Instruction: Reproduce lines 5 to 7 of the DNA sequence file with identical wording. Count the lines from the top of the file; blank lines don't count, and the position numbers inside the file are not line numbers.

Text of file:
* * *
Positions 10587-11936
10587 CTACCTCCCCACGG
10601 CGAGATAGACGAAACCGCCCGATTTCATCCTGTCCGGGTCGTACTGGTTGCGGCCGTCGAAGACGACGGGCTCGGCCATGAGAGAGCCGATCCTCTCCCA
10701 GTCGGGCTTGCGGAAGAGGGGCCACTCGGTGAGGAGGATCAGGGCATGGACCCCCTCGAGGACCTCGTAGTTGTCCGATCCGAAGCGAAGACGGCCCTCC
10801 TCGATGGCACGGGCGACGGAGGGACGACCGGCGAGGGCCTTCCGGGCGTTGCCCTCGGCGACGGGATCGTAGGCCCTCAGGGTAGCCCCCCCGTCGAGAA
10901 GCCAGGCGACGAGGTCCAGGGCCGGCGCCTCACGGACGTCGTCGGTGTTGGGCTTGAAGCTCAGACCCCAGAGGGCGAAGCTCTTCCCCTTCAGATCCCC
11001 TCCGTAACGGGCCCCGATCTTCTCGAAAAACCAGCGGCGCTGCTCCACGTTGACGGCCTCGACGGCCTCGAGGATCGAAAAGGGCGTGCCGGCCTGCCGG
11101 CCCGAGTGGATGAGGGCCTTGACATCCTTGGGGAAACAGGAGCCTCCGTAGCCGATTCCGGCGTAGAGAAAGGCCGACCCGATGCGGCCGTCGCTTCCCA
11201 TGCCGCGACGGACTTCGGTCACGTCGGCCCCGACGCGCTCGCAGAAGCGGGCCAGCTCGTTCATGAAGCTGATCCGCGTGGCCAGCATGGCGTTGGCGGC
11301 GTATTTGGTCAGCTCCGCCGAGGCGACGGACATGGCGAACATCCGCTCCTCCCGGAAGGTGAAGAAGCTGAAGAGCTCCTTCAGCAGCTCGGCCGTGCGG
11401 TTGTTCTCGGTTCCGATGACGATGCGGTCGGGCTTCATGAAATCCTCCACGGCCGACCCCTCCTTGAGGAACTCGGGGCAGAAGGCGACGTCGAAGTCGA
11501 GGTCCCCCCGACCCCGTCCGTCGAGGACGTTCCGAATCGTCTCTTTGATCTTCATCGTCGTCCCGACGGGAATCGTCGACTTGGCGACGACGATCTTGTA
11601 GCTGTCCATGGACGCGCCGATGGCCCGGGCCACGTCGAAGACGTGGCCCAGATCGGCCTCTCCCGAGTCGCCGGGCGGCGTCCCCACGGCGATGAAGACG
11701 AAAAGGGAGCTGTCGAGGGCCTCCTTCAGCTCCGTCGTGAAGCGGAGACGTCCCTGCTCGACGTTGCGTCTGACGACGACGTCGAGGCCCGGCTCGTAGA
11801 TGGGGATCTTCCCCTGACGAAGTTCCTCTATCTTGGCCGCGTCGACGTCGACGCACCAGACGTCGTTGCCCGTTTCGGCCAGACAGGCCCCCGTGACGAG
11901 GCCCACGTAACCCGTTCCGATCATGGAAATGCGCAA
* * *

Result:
10801 TCGATGGCACGGGCGACGGAGGGACGACCGGCGAGGGCCTTCCGGGCGTTGCCCTCGGCGACGGGATCGTAGGCCCTCAGGGTAGCCCCCCCGTCGAGAA
10901 GCCAGGCGACGAGGTCCAGGGCCGGCGCCTCACGGACGTCGTCGGTGTTGGGCTTGAAGCTCAGACCCCAGAGGGCGAAGCTCTTCCCCTTCAGATCCCC
11001 TCCGTAACGGGCCCCGATCTTCTCGAAAAACCAGCGGCGCTGCTCCACGTTGACGGCCTCGACGGCCTCGAGGATCGAAAAGGGCGTGCCGGCCTGCCGG